IOWA CITY, Iowa — University of Iowa junior Spencer Lee was named co-winner of the AAU James E. Sullivan Award on Wednesday, presented annually since 1930 to the most outstanding amateur athlete in the United States. The winner is determined by public vote, media vote, and committee vote.
Lee shared the award with Oregon women’s basketball player Sabrina Ionescu. It is the third time in the 90-year history of the Sullivan Award that co-winners were selected.
“I am incredibly humbled,” Lee said. “It was an honor to be nominated and reach the finals, so to be selected among this incredible group of individuals is pretty special. It is great to be the fifth wrestler to win the award, and it is really special to be able to represent the University of Iowa. I am happy to share this award with Sabrina. All of the finalists are deserving. I am very surprised and very thankful.”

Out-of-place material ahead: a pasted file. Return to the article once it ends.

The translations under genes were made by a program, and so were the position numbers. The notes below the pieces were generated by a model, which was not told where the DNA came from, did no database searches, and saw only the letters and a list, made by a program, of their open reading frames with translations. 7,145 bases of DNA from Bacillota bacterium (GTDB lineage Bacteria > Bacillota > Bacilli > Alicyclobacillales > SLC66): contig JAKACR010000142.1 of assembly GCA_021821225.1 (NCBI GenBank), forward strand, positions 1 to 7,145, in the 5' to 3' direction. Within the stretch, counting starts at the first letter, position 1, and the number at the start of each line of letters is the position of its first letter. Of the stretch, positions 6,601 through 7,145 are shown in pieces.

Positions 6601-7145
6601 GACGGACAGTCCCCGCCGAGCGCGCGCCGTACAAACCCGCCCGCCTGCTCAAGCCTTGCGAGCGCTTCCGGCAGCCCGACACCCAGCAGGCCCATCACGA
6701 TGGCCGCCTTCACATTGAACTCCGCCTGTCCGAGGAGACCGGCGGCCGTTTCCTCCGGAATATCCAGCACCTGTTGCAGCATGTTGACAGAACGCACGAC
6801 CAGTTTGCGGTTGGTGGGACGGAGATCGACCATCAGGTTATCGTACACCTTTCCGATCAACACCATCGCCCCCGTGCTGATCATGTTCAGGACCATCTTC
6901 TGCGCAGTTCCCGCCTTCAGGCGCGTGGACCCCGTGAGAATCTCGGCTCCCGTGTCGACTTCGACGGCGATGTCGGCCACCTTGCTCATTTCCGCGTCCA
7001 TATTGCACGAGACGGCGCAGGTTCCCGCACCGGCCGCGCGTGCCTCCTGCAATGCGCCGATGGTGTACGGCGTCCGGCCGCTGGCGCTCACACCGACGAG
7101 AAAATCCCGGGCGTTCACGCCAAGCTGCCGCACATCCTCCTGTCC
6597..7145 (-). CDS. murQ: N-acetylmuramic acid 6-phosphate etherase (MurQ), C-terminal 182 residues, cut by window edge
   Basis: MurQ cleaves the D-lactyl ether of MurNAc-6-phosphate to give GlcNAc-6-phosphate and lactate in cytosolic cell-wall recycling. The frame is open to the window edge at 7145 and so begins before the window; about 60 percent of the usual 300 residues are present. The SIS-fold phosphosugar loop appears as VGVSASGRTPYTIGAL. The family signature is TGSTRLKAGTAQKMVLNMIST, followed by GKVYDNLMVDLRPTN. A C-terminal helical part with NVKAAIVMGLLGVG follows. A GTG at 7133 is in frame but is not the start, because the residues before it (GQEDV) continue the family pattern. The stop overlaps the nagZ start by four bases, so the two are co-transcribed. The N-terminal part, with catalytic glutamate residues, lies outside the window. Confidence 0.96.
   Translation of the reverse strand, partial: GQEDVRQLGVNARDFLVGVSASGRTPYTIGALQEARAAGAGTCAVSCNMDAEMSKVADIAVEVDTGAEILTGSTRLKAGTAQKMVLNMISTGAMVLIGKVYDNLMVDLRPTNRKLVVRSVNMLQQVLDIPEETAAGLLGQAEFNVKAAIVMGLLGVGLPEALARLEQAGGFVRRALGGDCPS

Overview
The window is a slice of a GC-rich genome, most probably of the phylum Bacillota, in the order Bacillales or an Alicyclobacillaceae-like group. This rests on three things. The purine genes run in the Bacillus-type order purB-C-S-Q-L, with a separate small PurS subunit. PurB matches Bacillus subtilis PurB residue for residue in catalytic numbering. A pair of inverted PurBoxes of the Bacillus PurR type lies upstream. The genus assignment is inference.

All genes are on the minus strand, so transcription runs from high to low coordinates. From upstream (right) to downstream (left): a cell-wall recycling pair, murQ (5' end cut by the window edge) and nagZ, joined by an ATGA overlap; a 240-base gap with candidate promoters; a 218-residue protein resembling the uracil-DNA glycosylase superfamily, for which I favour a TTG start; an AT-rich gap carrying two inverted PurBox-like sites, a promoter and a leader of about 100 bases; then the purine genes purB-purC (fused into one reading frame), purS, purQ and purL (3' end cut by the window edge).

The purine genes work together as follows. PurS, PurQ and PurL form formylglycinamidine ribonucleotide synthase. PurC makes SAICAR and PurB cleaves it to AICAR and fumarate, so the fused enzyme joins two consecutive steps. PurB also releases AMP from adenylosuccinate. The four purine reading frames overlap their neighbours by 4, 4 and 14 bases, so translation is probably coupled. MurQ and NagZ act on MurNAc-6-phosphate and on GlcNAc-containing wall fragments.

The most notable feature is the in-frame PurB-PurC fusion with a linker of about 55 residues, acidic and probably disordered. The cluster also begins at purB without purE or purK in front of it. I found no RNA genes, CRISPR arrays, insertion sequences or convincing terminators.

Lee is the fourth wrestler to be recognized. He joins Bruce Baumgartner, Rulon Gardner, John Smith, and Kyle Snyder as past amateur wrestling award winners.
He and Ionescu were selected among 10 finalists, including Evita Griskenas (USA rhythmic gymnastics), Grant Holloway (Florida track & field), Markus Howard (Marquette basketball), Trevor Lawrence (Clemson football), Dana Rettke (Wisconsin volleyball), Kyla Ross (UCLA gymnastics), Megan Taylor (Maryland lacrosse), and Abby Weitzeil (Cal swimming & diving).
The Sullivan Awards are held annually at the New York Athletic Club. This is the first year they were held virtually. All 10 of this year’s finalists will be invited to visit the NYAC in 2021. Lee and Ionescu are both invited to celebrate their awards with the AAU at Walt Disney World.
Representatives from the AAU created the AAU James E. Sullivan Award with the intent to recognize amateur contributions and achievements from non-professional athletes across the country. The AAU Sullivan Award is presented to the athlete who has demonstrated the most athletic success, as well as leadership, character and sportsmanship in the past year.
World renowned golfer Robert “Bobby” Jones received the inaugural award in 1930 and swimmer Anne Curtis became the first female to accept the award in 1944. Other notable athletes to win the award include famed Olympians Carl Lewis (1981), Jackie Joyner-Kersee (1986), Michael Phelps (2003) and Shawn Johnson (2008), former UCLA basketball star Bill Walton (1973) and University of Tennessee quarterback Peyton Manning (1997).